Why is the idea of Healthy Ageing important?

 

By UniServices Business Development Manager Dr Anisoara Nicol

It was a pleasure to host the Ageing Well webinar earlier this month that brought together a group of expert speakers and an interested audience to look at some of the vast range of challenges and opportunities presented to us with an ageing population. If you missed it, you can watch the replay here.

Over the last 50 years, we can confidently say we are all living a little bit longer. Intergenerational families and communities are once more commonplace, and getting older doesn’t automatically relegate you to a rest home.  

However, with these longer lives there is still no guarantee of better health, and there is evidence of inequities in gender and ethnicity throughout. In New Zealand, people aged 65 and over make up 15% of the population (760000, Statistics NZ). The number of adults over 65 is projected to double in the next 20 years.

This shift in the demographic has the potential to increase the pressure on our already overburdened public health system. In addition, in a post-COVID world, inequalities in health and wellbeing are being severely exacerbated and older people are more likely to reach retirement without secure housing or sufficient savings and funds. As such the population is forced to work longer, past traditional ‘retirement’ age. 

This coming decade (2020-2030) has been highlighted by the WHO as the Decade of Healthy Ageing – an opportunity to move towards collaboratively improving the lives of older people and their communities.  We are faced with a range of challenges, but we are also in a position where there are unique opportunities to completely rethink the way we as a community live. 

Ageing will look very different, and we need to modify and upgrade everything from healthcare through to transport to ensure that we can keep up. As UniServices CEO Andy Shenk opened with at our webinar, it’s fair to say that we hope ageing will be a good experience – as defined by our physical, social and intellectual health. 

So, what are we doing about it? 

The University of Auckland is applying a cross-sector approach to seeing this bright future and creating solutions that help people, allowing them to be and do what they want and to embrace ageing as individuals and as a community.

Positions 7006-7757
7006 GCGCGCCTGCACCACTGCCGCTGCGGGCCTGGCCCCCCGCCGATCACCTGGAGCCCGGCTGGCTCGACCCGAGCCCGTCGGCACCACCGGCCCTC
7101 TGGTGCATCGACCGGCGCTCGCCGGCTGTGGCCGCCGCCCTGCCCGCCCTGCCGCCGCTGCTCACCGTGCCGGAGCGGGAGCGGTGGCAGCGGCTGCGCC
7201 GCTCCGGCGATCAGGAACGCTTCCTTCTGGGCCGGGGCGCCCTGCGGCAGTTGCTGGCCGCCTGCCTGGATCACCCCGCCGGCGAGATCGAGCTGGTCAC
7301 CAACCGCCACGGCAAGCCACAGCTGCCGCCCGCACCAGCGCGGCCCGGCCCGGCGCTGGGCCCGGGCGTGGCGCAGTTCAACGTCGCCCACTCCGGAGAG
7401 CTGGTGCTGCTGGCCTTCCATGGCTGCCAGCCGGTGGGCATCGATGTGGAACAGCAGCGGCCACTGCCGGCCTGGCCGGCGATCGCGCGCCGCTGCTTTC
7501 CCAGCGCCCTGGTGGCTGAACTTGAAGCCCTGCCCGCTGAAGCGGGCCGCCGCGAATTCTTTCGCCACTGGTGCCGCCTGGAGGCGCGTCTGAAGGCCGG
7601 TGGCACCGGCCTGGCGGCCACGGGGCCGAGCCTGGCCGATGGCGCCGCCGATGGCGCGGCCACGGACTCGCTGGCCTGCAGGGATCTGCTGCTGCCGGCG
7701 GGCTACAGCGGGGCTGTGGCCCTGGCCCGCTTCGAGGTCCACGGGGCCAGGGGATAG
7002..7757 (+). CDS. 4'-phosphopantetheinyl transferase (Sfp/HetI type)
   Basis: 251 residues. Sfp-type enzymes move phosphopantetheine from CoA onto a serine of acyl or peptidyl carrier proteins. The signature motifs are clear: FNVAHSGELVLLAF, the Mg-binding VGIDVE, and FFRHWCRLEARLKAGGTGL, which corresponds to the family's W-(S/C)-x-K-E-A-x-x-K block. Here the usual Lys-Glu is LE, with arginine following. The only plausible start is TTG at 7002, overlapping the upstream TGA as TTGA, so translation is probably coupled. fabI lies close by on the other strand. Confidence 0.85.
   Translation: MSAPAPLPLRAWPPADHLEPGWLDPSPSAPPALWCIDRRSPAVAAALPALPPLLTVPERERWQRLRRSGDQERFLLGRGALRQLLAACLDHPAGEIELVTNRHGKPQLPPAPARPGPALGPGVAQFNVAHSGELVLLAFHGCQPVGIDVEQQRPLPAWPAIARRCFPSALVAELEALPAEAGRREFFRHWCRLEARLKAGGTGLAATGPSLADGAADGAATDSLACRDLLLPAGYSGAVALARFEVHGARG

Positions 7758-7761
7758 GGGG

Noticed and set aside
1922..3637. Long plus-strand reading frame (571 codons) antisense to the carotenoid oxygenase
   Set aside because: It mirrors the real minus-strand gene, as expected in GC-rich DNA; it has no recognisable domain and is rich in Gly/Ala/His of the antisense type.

Through initiatives illustrated in the webinar such as the Eisdell Moore Centre’s Associate Professor Grant Searchfield’s work on hearing aids and their effects on reducing cognitive decline, and the UniServices and Auckland Bioengineering Institute’s Pelvic Floor Group spinout JunoFem which has taken their pelvic floor strengthening device to market, we are constantly looking for new and exciting opportunities to rethink ageing and what it can, or should, look like. In the Business School we have the Retirement Policy and Research Centre specialising in economic issues of demographic change, with their most recent working paper looking at Women and Retirement in a post-COVID-19 world.  

Jim Nicolson, Manager for Healthy Ageing Policy at the Ministry of Health has highlighted the need for an integrated approach which entrenches wellbeing considerations and makes equity a primary priority. 

At UniServices, we can’t wait to rise to this challenge. We work in close partnership with industry and government, both nationally and internationally, and in doing so look to meet the UNDP’s integrated Sustainable Development Goals with practical and creative solutions. 

If you have any ideas, or you would like fresh solutions for a bright future – come and see us! 

Get in touch with Dr Anisoara Nicol on: ani.nicol@auckland.ac.nz
 

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